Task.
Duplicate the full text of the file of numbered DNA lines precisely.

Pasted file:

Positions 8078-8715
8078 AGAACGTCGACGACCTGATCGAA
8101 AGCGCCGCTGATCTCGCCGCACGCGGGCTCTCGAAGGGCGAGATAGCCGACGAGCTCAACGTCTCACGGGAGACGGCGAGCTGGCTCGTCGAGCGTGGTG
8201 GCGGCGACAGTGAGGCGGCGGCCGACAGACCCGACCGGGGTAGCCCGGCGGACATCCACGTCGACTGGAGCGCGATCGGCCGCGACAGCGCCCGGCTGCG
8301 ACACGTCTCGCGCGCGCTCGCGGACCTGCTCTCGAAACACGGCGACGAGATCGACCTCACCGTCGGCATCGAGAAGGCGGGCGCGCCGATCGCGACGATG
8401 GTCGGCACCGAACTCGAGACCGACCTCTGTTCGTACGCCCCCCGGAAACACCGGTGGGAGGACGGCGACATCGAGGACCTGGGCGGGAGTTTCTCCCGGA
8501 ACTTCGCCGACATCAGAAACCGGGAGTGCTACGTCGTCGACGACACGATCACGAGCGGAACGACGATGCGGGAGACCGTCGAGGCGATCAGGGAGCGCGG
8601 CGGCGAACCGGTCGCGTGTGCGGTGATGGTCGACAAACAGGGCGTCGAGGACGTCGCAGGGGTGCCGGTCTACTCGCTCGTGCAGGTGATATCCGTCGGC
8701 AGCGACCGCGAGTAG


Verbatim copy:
Positions 8078-8715
8078 AGAACGTCGACGACCTGATCGAA
8101 AGCGCCGCTGATCTCGCCGCACGCGGGCTCTCGAAGGGCGAGATAGCCGACGAGCTCAACGTCTCACGGGAGACGGCGAGCTGGCTCGTCGAGCGTGGTG
8201 GCGGCGACAGTGAGGCGGCGGCCGACAGACCCGACCGGGGTAGCCCGGCGGACATCCACGTCGACTGGAGCGCGATCGGCCGCGACAGCGCCCGGCTGCG
8301 ACACGTCTCGCGCGCGCTCGCGGACCTGCTCTCGAAACACGGCGACGAGATCGACCTCACCGTCGGCATCGAGAAGGCGGGCGCGCCGATCGCGACGATG
8401 GTCGGCACCGAACTCGAGACCGACCTCTGTTCGTACGCCCCCCGGAAACACCGGTGGGAGGACGGCGACATCGAGGACCTGGGCGGGAGTTTCTCCCGGA
8501 ACTTCGCCGACATCAGAAACCGGGAGTGCTACGTCGTCGACGACACGATCACGAGCGGAACGACGATGCGGGAGACCGTCGAGGCGATCAGGGAGCGCGG
8601 CGGCGAACCGGTCGCGTGTGCGGTGATGGTCGACAAACAGGGCGTCGAGGACGTCGCAGGGGTGCCGGTCTACTCGCTCGTGCAGGTGATATCCGTCGGC
8701 AGCGACCGCGAGTAG